O Buddha, lead us to the green light
By Op Rana (China Daily)
Updated: 2009-07-03 07:54

O Buddha, lead us to the green light

Of late, a journalist friend in India has been bombarding me with forwards. Most of the files are jokes, some new and interesting, others old and stale. Just a couple of days ago he forwarded me something that I would like to share with readers. It goes something like this:

One day, one of Buddha's disciples approached him and said humbly: "Oh teacher, you are so concerned about the world and its matters, I hope you looked to your disciples' needs too."

Buddha: "Okay. Tell me, how can I help you".

Disciple: "Master, my attire is torn and beyond decency to wear. Can I have a new one, please?"

Buddha saw that the robe was indeed beyond repair. So he got the disciple a new one. The disciple thanked Buddha and retired to his room. Though Buddha had met the disciple's need, he was not totally content.

So next morning he went to the disciple and asked him: "Is your new robe comfortable? Do you need anything more?"

Disciple: "Thank you, Master. The robe is very comfortable. I need nothing more."

Buddha: "Having got a new robe, what did you do with the old one?"

Disciple: "I am using it as my bedspread."

Buddha: "Then have you thrown away your old bedspread?"

Disciple: "No Master, I am using it as a curtain."

Buddha: "What about your old curtain, then?"

Disciple: "Being used to hold hot utensils in the kitchen."

Buddha: "Oh, I see so what happened to the cloth used in the kitchen earlier?"

Disciple: "They are being used to wash the floor."

Buddha: "And the old rags used to wash the floor?"

Disciple: "Master, since they were torn to shreds, we could find no better use for them than as wicks in the lamps one of them is in your room now."

Buddha smiled and left the room.

In today's world, (especially to urban dwellers) it may appear ridiculous, absurd or even debasing to even think of emulating the disciple's example. But, we can at least try to find the best and optimum use for our resources - both at home and in our workplaces. We are trapped by the trend in the tragedy of waste - call it a comfort trap, if you will.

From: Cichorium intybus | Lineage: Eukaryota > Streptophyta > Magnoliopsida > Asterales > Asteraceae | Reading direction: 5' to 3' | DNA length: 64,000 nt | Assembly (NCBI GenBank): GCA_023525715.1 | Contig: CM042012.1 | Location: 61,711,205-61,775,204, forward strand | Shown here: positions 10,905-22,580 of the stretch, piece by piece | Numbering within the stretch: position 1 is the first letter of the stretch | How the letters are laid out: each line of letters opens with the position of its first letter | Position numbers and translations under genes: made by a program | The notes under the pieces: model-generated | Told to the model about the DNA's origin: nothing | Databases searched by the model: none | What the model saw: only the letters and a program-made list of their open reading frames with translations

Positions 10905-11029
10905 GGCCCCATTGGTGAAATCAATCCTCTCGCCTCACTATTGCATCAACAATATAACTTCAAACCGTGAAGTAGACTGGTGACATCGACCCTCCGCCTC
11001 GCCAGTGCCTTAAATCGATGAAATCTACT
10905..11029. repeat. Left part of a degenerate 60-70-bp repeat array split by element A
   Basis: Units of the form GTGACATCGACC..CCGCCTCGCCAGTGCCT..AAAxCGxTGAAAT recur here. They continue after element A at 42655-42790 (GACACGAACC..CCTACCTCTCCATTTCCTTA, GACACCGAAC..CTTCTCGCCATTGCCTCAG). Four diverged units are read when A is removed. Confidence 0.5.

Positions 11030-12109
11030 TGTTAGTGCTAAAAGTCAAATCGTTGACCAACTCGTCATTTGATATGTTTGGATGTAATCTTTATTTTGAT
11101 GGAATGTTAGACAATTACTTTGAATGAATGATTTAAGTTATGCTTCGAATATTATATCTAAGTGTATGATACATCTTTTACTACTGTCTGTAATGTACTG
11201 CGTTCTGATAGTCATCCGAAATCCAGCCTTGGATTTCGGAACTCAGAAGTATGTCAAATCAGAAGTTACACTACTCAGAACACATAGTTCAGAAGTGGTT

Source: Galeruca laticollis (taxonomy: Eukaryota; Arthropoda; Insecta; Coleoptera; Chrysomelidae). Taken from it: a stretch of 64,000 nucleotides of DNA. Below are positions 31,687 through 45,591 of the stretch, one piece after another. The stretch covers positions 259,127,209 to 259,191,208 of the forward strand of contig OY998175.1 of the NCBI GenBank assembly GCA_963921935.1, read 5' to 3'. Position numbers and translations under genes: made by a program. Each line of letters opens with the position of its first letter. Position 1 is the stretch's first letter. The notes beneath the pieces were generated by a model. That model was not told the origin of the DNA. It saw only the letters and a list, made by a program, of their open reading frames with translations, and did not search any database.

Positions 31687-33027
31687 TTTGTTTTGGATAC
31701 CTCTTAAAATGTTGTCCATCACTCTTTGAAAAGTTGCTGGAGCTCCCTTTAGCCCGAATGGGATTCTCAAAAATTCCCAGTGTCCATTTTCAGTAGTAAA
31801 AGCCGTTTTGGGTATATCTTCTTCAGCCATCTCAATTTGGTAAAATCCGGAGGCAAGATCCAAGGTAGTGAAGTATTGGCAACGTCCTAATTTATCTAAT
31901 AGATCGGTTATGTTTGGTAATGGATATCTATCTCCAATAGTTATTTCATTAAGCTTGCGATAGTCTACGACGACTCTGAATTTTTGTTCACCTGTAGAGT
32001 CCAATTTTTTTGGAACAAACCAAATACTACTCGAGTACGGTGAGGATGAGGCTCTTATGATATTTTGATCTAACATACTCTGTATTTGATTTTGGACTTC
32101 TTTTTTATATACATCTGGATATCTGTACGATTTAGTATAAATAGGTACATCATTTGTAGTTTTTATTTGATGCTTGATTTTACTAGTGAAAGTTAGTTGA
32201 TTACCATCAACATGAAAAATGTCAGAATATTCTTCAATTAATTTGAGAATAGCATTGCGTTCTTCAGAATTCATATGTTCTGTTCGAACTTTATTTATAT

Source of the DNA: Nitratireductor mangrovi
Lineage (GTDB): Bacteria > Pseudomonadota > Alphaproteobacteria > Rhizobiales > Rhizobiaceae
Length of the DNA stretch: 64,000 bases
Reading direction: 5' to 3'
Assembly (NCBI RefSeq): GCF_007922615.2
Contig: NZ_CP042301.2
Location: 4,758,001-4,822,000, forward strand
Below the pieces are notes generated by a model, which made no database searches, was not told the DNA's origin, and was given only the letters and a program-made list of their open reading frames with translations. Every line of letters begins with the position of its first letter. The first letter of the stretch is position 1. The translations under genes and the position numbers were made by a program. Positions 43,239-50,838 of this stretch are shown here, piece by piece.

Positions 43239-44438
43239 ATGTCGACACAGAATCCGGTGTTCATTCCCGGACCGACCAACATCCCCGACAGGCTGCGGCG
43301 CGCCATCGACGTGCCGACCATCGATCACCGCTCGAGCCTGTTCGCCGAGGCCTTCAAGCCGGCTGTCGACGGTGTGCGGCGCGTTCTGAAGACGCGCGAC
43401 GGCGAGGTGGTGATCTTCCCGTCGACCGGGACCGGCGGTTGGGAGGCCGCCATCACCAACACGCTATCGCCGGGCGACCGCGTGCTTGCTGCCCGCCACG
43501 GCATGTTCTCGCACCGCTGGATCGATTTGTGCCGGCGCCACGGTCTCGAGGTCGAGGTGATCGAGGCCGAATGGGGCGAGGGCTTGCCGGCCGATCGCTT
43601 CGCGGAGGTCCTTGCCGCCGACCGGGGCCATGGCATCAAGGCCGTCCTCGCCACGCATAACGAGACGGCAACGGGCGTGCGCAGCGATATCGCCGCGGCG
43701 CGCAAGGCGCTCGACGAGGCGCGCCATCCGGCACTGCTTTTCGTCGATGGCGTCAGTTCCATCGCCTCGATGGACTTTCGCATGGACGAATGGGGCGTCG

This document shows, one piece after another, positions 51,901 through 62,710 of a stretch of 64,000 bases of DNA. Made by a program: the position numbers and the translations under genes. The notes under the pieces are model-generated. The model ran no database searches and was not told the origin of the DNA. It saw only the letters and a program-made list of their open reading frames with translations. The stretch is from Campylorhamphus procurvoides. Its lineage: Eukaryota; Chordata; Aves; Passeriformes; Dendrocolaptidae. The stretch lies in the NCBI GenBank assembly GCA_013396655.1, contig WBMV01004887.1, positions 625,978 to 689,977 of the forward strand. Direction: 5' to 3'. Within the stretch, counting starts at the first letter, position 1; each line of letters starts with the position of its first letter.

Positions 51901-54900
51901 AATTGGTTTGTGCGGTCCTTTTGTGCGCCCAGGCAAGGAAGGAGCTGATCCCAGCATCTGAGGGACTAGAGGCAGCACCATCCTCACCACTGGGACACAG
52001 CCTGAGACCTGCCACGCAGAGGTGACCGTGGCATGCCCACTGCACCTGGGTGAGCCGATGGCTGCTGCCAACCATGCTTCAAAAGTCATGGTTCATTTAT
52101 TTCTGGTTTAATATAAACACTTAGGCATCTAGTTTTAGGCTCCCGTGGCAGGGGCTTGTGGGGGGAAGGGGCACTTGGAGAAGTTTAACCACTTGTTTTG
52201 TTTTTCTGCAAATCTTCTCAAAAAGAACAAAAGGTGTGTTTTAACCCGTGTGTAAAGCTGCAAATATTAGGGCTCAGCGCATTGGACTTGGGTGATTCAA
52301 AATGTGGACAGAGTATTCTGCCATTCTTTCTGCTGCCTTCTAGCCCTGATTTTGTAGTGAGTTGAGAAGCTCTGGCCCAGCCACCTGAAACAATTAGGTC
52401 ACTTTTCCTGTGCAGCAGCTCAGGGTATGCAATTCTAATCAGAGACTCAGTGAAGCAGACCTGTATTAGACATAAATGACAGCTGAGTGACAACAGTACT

The tens, if not hundreds, of water bottles (some of which have not even been opened) one sees lying on pavements, roads and parks in Beijing make me feel we have forgotten what life was like until some decades ago. We no longer reuse even the most reusable of products.

This historical disconnect is discomforting news for the planet. The West broke its ties, unwittingly though, with nature at the dawn of the Industrial Revolution. It didn't even bother to look back at its history of destruction because capitalism's ideologues projected it as a marvel of achievements and victories.

The world still seems to be seeing through the tinted glasses of palimpsest, for it has been repeating the mistakes, and in much greater measures. This is leading toward certain doom because we are devouring resources in a matter of years that the Earth will take thousands of years to reproduce.

The champions of the market may call it the environmental doomsayers' "cry-wolf" chant but the only way to avoid doomsday is to treat the Earth well. We have to treat it well to right all the wrongs.

And we have to treat it well because it was not given to us by our parents but borrowed from our children.

E-mail: oprana@hotmail.com

(China Daily 07/03/2009 page12)